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Eugene Malinskiy ’08 and his innovation and design company solve health-care related problems

The majority of entrepreneurs in the U.S. are arts and sciences majors. Eugene Malinskiy ’08, a chemistry major, is one of them. The creative and critical thinker founded DragonID, an award-winning, health- care innovation and design company based in Cleveland Heights, Ohio. When Malinskiy saw a need for a device in the medical industry, he used what he learned during his undergraduate studies, assembled a group to solve the problem, and grew the company from there.

After graduating from Carroll, Malinskiy studied in a pharmacology/toxicology master’s program in Denmark because he thought he wanted a career in the pharmaceutical field. Although he decided not to pursue that route, his time spent in that field exposed him to how the health-care industry works.

About a year and a half ago, Malinskiy was studying in a biomedical engineering graduate program at Cleveland State University while doing work at the Cleveland Clinic when he learned from doctors that patients were having strokes while undergoing a transcatheter aortic valve replacement. During the procedure, surgeons insert an artificial valve into a patient’s heart through an artery or small incision while the heart is still beating. A clinic researcher approached Malinskiy about the cardiac problem. At the time, there was no device on the market to solve it, and now only a few options exist.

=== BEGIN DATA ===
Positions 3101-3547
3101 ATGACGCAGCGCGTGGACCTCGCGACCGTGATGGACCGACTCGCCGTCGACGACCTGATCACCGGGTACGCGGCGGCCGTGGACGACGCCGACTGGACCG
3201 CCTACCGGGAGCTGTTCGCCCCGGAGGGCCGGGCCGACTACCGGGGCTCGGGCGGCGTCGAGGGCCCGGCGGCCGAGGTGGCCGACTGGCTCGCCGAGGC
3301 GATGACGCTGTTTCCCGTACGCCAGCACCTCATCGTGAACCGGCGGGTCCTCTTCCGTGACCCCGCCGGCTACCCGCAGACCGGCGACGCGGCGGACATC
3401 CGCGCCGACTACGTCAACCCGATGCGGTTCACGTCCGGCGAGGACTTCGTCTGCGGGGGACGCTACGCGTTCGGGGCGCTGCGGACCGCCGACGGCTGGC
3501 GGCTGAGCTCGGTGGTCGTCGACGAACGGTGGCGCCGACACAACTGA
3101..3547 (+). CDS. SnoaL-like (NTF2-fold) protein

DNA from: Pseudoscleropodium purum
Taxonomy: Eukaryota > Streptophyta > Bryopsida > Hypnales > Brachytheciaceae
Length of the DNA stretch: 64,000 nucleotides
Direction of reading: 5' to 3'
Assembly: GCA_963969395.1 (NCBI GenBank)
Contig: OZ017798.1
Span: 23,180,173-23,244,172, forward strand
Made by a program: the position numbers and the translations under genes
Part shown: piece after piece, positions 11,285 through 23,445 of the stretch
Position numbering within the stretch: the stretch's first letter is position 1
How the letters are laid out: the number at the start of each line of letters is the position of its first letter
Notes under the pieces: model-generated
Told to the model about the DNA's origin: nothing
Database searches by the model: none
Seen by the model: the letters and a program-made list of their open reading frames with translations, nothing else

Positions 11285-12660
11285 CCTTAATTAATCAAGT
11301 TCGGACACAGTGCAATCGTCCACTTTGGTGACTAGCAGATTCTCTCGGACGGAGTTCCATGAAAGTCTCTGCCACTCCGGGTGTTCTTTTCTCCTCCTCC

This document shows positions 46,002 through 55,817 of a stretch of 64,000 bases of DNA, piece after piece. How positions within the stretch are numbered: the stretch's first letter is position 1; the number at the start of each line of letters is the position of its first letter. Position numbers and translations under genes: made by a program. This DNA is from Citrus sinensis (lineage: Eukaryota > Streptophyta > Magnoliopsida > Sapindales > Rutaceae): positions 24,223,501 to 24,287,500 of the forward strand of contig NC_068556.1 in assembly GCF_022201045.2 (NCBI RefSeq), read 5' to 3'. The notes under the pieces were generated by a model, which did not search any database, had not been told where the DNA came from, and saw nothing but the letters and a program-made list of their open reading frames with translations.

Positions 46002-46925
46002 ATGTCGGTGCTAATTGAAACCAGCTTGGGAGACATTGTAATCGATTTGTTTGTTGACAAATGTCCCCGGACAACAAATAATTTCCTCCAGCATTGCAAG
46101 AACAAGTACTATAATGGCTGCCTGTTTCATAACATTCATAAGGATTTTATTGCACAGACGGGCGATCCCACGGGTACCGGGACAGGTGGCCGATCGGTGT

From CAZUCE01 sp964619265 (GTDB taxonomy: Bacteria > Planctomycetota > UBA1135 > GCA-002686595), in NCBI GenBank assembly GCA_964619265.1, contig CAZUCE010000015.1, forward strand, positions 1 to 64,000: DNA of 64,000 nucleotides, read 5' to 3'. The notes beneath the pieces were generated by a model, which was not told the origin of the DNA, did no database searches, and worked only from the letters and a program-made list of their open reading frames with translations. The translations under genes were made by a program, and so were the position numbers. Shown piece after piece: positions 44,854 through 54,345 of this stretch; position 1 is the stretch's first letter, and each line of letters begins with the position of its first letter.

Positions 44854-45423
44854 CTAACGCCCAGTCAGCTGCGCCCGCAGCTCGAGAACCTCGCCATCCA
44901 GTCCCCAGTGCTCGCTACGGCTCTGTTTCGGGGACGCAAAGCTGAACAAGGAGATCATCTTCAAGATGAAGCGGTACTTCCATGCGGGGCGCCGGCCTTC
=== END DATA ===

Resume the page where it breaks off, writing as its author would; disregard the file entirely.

“I had a good idea about how the problem could be solved, so I quit everything I was doing,” says Malinskiy, who witnessed about 10 of the procedures.

DragonID’s first product, EuCliD (an acronym for emboli capturing device) is a filter that catches pieces of matter, called emboli, which break off into the bloodstream during heart surgery. If emboli are left to travel in the bloodstream, they can cause strokes. Malinskiy and his staff created a meshlike device to capture emboli.

The product is made from various advanced metals – including nitinol, a lightweight metal used in the medical industry for its shape- memory property – and proprietary polymers. All parts are produced in the United States. EuCliD is a few centimeters long when closed and looks like a miniature inverted double- umbrella when open. When heated to about 500 degrees Celsius, shape set to a form, and then cooled, the nitinol will remember that shape. The nitinol can be flattened to fit the artery. Reheating it will trigger the transformation back to the shape that was preset. The product, which is still in the preliminary, experimental stages, went through animal trials this past winter. The company, which is finishing some product testing, plans to take it to market within three years.

During the development of EuCliD, DragonID received a grant from the Manufacturing Advocacy & Growth Network and $25,000 from the Innovation Fund, based in Elyria, Ohio. Typically, it takes about five years to bring a new medical product to market, and Malinskiy and his staff are working diligently to make the product available to those doctors who need it most as soon as it’s ready.

The right people

Starting a business isn’t easy, but Malinskiy is dedicated to finding solutions to problems in the health-care industry.

“I found a group of people who shared my passion,” he says. “We tried to solve the stroke problem and did it quickly. After we did that, we realized we could work together.”

Malinskiy, DragonID’s CEO, needed to assemble a versatile group of people to work for his company because professionals from all areas of the health-care industry approach the company with their problems. He gathered a group that possessed various technical skills – from bioengineers to chemists to physicists to computer scientists to aerospace engineers – with one goal in mind: “That when someone comes to our door, the answer could always be, ‘Yes we can,’” he says.